Cover image for The vanished library
The vanished library
Canfora, Luciano.
Personal Author:
Uniform Title:
Biblioteca scomparsa. English
Publication Information:
Berkeley : University of California Press, 1989.

Physical Description:
ix, 205 pages : illustrations ; 24 cm.
General Note:
Translation of: La biblioteca scomparsa.
Corporate Subject:

Format :


Call Number
Material Type
Home Location
Item Holds
Z722.5 .C3513 1987 Adult Non-Fiction Non-Fiction Area
Z722.5 .C3513 1987 Adult Non-Fiction Central Closed Stacks

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The Library of Alexandria, one of the wonders of the Ancient World, has haunted Western culture for over 2,000 years. The Ptolemaic kings of Egypt--successors of Alexander the Great--had a staggering ambition: to house all of the books ever written under one roof, and the story of the universal library and its destruction still has the power to move us.

But what was the library, and where was it? Did it exist at all? Contemporary descriptions are vague and contradictory. The fate of the precious books themselves is a subject of endless speculation.

Canfora resolves these puzzles in one of the most unusual books of classical history ever written. He recreates the world of Egypt and the Greeks in brief chapters that marry the craft of the novelist and the discipline of the historian. Anecdotes, conversations, and reconstructions give The Vanished Library the compulsion of an exotic tale, yet Canfora bases all of them on historical and literary sources, which he discusses with great panache. As the chilling conclusion to this elegant piece of historical detective work he establishes who burned the books.

This volume has benefited from the collegial support of The Wake Forest University Studium.

Author Notes

Luciano Canfora teaches at the University of Bari and is the editor of the journal Quaderni di Storia . A specialist in ancient literature, he has published a history of Greek literature and studies of Thucydides.

Reviews 2

Publisher's Weekly Review

Canfora, an expert in ancient literature and a professor at the University of Bari (Italy), has created a loving, anecdotal ramble through that fabled store of classical learning, the Library of Alexandria, its history and destruction, probably not, in Canfora's opinion, during Caesar's campaign but some 300 to 400 years later, as the Arab world began to encroach on a crumbling Roman Empire. The author stops along the way to consider some germane (and some tangential) subjects: the fate of Aristotle's writings, the rival library at Pergamum, Ramses II's victory over the Hittites at Kadesh, the creation of the Septuagint. To avoid further distractions on this peripatetic journey, Canfora reserves the exegesis of historical sources to the second half of the book. But this is not without its drawbacks: the sense that one is getting only half the story at any given point and the inevitable redundancies. Whatever the shortcomings of this approach to an admittedly murky subject, Canfora makes clear g the importance of the Library. No matter how much was destroyed, far more was conserved--or created--by the scholars and copyists who worked within its confines. (Sept.) (c) Copyright PWxyz, LLC. All rights reserved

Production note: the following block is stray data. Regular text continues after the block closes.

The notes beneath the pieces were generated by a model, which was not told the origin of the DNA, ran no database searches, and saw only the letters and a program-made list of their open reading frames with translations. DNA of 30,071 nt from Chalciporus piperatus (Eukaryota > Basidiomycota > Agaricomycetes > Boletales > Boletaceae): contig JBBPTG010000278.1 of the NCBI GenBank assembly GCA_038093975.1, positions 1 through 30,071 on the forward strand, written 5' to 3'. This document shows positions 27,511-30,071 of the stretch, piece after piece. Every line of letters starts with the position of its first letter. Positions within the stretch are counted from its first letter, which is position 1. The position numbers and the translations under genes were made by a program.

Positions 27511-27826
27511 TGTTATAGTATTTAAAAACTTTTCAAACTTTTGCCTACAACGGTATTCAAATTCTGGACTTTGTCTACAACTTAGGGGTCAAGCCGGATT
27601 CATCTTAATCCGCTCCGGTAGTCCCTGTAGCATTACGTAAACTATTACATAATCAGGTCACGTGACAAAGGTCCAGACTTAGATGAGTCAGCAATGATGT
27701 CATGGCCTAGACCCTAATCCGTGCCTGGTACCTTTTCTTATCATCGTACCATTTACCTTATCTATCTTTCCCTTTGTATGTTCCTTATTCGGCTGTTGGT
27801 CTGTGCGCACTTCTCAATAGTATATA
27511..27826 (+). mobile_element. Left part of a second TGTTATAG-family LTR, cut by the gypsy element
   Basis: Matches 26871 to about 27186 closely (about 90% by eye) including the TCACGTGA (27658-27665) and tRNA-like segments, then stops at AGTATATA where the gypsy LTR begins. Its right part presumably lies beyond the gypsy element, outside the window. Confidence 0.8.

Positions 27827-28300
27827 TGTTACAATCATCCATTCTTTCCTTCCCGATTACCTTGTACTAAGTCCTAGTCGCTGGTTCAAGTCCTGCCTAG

Choice Review

The vanished library of the title is the library of Alexandria. Published in the series "Hellenistic Culture and Society," this is seemingly a scholarly book. The work is divided into two nearly equal parts, the first part containing discussion and narrative, the second dealing with "the sources." In addition, it includes a chronological table, a list of references for the first part, and an index. Reading the book, however, one does not find the careful, systematic presentation one would expect in a work of scholarship. It is not rigorously structured and various topics, frequently of peripheral interest to the Alexandrian Library, appear and often reappear. This reviewer found the author's fixation on the mortuary temple of Rameses II and its relation to the library bizarre. A number of interesting, if not always convincing, hypotheses and suggestions relating to the size, nature, and destruction of the library are introduced and discussed, but ultimately one comes away frustrated. If this is a serious work, why did the author not argue his points in a more analytical, less vague manner? If it is some kind of intellectual game, who really cares? J. H. Kaimowitz Trinity College (CT)